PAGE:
Tag Archives: euthanasia

Brittany Maynard, Starlings & the Body of Christ

October 11, 2014



Brittany Maynard’s story was covered in media all over the country.  If you haven’t heard, it is the story of a 29 year old woman diagnosed with brain cancer who has decided to take her own life.  By all accounts; the news, social media, and the medical community see this as a good thing and the pro-Euthanasia group Compassion and Choices (Formerly the Hemlock Society) is using this press to get more political clout to change the laws in more states to allow for mercy killing. The story painted in these reports is very easy to enter into with misguided compassion.  Brittany has been told by experts that her type of cancer is a terrible way to die and she plans to take her own life by a doctor prescribed drug on November 1, just 2 days after her husband’s birthday. The video that accompanies her story contains her testimony as well as that of her husband and parents.  It seems they are all in agreement that this is the right thing to do.
As I read this report I know their is something missing in this story.  Of course – I could site examples when people have been cured of incurable diseases. I could point out the slippery slope of euthanasia where it has become legal like Belgium where now children of any age can make the choice to be euthanized and diagnoses such as depression can be deemed a medical reason to assist them in suicide.  I could point out the lack of understanding about redemptive suffering.  A teaching of our faith that very few – even the faithful can understand. Or I could point out how this is selfish to deny others of being with her – and her time left on earth. The open letter by Kara Tippets – herself a woman dying of cancer addresses much of what is missing in this story of Brittany.

We have heard from Brittany’s perspective and her parents and her husband but the story not being told is the story from our Heavenly Father’s point of view. We do not know God’s plan.  The hardest words for me to say in the prayer the Our Father is “Thy will be done.” Who is to say that God’s plan doesn’t include a conversion of heart of those around her through caring for Brittany in her last natural hours of life on earth? Who is to say that her life will not have meaning to others? Who is to say that God’s plan and communion with Brittany is finished on this side of the veil?   We tend to think our stories are about us but in reality it is the bigger story of God’s great plan that we need to keep in mind. In our small minds we loose sight of God’s larger plan just because we cannot comprehend it.  We think because we don’t know why, then it cannot be.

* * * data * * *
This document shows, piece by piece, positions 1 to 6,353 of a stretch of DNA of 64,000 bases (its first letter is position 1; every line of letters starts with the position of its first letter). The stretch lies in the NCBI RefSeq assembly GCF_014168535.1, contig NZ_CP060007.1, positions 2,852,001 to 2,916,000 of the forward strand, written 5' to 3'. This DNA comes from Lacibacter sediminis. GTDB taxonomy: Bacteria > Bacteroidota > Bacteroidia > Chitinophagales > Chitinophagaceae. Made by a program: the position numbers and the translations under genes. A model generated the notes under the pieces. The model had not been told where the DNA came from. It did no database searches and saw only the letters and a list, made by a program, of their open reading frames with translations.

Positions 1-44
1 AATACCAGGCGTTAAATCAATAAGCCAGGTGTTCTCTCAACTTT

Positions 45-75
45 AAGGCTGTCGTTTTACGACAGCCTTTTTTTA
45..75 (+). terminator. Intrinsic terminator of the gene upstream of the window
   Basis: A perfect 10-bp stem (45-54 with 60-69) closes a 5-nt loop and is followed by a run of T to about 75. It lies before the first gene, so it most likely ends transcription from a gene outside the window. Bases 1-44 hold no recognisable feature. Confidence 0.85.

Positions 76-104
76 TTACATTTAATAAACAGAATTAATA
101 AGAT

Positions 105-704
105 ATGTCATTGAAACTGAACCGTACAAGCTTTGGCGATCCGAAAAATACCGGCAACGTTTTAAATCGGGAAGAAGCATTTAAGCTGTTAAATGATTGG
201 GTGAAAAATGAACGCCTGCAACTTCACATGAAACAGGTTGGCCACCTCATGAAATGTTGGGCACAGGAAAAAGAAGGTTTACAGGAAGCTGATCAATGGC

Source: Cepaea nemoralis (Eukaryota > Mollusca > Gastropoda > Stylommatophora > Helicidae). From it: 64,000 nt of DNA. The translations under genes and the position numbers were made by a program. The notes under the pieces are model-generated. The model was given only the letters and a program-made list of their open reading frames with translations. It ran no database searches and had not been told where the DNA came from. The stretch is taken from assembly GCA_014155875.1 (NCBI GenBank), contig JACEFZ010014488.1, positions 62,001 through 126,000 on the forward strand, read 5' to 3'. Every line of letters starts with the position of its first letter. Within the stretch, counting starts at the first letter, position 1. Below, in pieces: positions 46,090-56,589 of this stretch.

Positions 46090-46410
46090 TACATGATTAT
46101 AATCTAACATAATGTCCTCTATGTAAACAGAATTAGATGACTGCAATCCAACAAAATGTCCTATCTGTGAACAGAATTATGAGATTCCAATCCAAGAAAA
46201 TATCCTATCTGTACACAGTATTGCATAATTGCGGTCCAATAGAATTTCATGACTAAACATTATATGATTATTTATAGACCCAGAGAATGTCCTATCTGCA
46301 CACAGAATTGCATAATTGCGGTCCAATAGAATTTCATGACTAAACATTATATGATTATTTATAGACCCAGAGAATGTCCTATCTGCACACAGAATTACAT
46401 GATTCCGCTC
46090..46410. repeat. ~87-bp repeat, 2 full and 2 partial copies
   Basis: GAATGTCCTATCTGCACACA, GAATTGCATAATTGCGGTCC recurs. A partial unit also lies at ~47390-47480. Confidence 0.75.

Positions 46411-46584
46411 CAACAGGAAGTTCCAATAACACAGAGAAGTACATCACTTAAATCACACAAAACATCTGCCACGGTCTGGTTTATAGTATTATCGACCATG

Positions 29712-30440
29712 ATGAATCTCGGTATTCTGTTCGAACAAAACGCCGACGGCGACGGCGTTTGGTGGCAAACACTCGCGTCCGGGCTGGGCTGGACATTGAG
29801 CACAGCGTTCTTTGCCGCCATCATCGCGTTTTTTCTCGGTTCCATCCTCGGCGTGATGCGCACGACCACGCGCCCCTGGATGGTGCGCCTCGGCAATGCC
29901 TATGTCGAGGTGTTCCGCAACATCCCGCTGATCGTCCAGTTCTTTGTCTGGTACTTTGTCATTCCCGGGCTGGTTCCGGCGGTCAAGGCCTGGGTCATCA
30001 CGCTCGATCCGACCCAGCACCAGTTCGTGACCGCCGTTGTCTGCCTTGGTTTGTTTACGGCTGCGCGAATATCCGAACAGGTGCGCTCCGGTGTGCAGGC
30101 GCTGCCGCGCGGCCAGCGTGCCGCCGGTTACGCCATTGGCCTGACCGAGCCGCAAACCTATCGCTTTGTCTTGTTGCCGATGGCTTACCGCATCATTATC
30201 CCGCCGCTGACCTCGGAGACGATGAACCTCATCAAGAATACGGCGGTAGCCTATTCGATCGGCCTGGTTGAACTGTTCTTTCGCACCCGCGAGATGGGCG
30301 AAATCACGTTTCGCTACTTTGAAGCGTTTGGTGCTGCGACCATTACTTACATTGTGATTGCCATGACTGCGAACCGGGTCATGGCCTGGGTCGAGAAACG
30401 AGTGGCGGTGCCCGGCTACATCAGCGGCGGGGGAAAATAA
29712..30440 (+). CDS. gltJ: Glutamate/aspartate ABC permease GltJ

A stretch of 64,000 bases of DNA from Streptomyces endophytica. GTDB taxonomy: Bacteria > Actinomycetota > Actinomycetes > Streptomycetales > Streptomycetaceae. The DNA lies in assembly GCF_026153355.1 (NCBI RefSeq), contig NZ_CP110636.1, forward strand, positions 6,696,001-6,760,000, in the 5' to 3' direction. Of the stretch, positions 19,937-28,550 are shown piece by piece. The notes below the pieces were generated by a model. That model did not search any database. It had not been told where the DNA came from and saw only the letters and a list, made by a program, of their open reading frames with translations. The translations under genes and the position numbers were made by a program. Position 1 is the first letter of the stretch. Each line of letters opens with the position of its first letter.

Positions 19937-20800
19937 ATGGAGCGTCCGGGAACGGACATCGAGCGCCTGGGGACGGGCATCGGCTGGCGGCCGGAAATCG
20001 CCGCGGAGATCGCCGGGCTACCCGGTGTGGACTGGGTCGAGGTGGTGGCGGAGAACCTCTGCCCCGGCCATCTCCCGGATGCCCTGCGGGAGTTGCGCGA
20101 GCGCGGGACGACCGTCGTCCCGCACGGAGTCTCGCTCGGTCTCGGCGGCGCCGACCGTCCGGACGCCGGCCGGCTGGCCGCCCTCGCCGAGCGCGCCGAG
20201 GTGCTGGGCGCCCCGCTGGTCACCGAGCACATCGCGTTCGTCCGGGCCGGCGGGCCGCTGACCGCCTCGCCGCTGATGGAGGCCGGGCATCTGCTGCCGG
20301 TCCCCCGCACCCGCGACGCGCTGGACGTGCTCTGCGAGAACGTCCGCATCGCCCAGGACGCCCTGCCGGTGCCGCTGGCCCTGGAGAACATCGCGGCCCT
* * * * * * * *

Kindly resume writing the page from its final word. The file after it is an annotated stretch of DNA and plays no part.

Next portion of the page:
A priest once reminded me that our lives are not about “me and God.” Sure – we need that personal relationship with Christ but our lives and the teaching about our faith is that it is about “US and God.” Our understanding of the Eucharist and heaven is about how we are all together – we move together  and when one person is lost it effects us all.
I recently saw a U-Tube video of a group of starlings flying together with perfect accuracy. They moved together as if they are of one mind, as if they are being controlled by something outside of themselves, as if they were being panted on canvas by a great artist.  In researching how these birds move I found out that each bird is in communion with six other birds.  They interact with those around them to synchronize their movements.  Scientists have been able to discern how the birds move together in unison but as of yet, they do not know why.  We don’t know why, but it certainly can be.

This image of swarming starlings has become an analogy for me of the Body of Christ.  I am not at all surprised that the number of birds bound with each other is seven. Seven- like our seven sacraments that bind us together.


I have little hope that this young woman will change her mind. Many have said, “Let Brittany die with dignity. It is her choice.” But when even one of us falls it effects us all.


Are not two sparrows sold for a small coin? Yet not one of them falls to the ground without your Father’s knowledge. Even all the hairs of your head are counted. So do not be afraid; you are worth more than many sparrows. Matthew 10:29-31


Take a few moments and contemplate the Body of Christ as you watch this video of starlings swarming.  Wonder at God’s great plan.

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Goodbye, Dr. Kevorkian

July 11, 2011


To Dr. Kevorkian,

CNS Photo/ Jim West

I wish your heart would have turned toward Truth. 130 lives were lost due to your assistance. Sometimes your patients died in the back of a Volkswagen van which was souped up with your lethal intravenous cocktails. You committed brutal acts against human dignity and only served seven years and two-and-a-half months in jail.